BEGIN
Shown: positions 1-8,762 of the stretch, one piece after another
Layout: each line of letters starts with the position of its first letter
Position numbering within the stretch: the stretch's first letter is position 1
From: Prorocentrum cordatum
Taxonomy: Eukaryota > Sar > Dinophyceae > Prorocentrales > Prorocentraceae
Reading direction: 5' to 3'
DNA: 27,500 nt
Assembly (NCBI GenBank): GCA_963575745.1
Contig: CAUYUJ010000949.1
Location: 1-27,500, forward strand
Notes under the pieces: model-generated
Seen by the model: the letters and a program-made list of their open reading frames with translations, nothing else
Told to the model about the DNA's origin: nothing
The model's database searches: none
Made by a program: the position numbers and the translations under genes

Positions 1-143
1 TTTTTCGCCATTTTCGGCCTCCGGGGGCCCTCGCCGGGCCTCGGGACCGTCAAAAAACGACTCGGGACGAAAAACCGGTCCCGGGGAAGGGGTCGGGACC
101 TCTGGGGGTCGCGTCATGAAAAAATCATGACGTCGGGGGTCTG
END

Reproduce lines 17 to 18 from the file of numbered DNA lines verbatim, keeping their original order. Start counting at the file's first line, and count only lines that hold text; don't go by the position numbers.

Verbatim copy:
1 TTTTTCGCCATTTTCGGCCTCCGGGGGCCCTCGCCGGGCCTCGGGACCGTCAAAAAACGACTCGGGACGAAAAACCGGTCCCGGGGAAGGGGTCGGGACC
101 TCTGGGGGTCGCGTCATGAAAAAATCATGACGTCGGGGGTCTG